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The effective engineer series (part-I)

I started reading this great book “The Effective Engineer” by Edmond Lau. While reading through the book after around 50 pages realized its good to note down the points while reading so that it can be kind of cheat-sheet for myself and others too. I strongly recommend buying the book and reading it at-least once.

The book is divided into 3 parts and my idea here is to write 3 blog posts one for each. So here is the first part of the series.

Adopt right mindsets

Practice: High leverage activities

  1. How can I complete this activity in a shorter amount of time?
  2. How can I increase the value produced by this activity?
  3. Leverage = impact produced / time invested
  4. Is there something else that I could spend my time on that would produce more value?”
  5. Meetings
    1. Keep it less than 30mins meeting
    2. Have clear agenda and goals
    3. Circulate before hand
    4. In case in-person is not required then email discussion


Optimize yourself for learning

  1. Growth mindset vs fixed mindset – Always improve, keep learning, Accept responsibility, own your story
  2. Invest in your Rate of learning – compound effects – exponential curve
  3. Seek work environment conducive of learning
    1. Fast growth
    2. Training
    3. Openness
    4. Pace
    5. People
    6. Autonomy
  4. Dedicate time on the job to develop new skills
    1. Study the code for core abstractions written by best engineers at your company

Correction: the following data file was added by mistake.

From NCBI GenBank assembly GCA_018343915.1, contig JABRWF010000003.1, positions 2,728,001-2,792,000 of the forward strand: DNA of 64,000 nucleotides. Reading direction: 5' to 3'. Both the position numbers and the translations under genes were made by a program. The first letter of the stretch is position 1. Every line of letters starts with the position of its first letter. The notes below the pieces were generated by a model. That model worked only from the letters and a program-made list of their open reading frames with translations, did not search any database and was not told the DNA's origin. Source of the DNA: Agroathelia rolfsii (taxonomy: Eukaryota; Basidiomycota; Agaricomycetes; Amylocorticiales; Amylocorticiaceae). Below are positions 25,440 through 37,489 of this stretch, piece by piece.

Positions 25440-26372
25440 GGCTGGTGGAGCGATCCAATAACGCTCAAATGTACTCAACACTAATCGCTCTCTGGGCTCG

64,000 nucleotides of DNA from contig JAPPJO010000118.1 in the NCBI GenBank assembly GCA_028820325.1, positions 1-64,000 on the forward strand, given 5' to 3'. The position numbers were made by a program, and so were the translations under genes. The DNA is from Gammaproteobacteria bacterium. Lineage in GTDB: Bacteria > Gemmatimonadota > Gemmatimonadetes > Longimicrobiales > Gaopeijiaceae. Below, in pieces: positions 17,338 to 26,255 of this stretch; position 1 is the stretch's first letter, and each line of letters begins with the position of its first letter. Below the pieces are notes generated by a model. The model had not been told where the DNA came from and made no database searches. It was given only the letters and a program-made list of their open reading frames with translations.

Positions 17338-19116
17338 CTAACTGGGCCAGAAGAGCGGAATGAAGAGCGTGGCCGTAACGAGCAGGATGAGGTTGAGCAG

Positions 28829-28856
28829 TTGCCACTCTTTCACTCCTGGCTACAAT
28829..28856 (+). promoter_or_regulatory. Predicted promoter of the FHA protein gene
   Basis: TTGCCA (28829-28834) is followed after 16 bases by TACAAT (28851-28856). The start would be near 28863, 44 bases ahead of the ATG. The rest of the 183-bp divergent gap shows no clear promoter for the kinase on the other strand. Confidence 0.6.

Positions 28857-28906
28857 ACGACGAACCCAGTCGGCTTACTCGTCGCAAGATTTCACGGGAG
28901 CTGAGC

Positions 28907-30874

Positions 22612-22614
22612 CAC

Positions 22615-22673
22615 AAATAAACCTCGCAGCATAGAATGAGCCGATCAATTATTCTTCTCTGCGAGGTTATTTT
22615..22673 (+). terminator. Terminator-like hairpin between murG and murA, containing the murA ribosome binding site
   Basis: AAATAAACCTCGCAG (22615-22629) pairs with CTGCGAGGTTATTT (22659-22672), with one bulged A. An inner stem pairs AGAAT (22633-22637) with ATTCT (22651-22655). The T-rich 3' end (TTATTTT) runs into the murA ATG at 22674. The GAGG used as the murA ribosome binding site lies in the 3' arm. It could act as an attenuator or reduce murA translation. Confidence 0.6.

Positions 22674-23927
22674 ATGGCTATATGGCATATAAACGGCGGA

2. Write more code
    3. Go through any technical training materials available internally
    4. Master the programming language you use
    5. Send your code to harshest critics
    6. Enroll in classes and areas you need to improve
    7. Participate in design discussions in the projects you are interested
    8. Work on diversity of projects
    9. Make sure your are on a team with at least few senior engineers
    10. Jump fearlessly in to the code you don’t know
  5. Always be learning – locate learning opportunities outside of work
    1. Learn new programming languages and frameworks
    2. Invest in high demand skills
    3. Read more books
    4. Join discussion groups
    5. Attend talks and conferences
    6. Build and maintain strong network of relationships
    7. Follow bloggers who teach
    8. Write to teach
    9. Tinker on side projects
    10. Pursue what you love


Practice to Prioritize Regularly

  1. Maintain only a single To-Do list – Track To-Dos in a Single, Easily Accessible List
  2. Focus on What Directly Produces Value
  3. Focus on Important but not urgent – Is this the most important task I should be working on?
  4. Protect your maker’s schedule
  5. Limit amount of work in progress – Cost of context switching is high tee-workinprogress.png
  6. Fight procrastination with if-then plans
  7. Make a routine of prioritisation tee-priorities [4],[2],[1],[6] – are Pomodoro chunks

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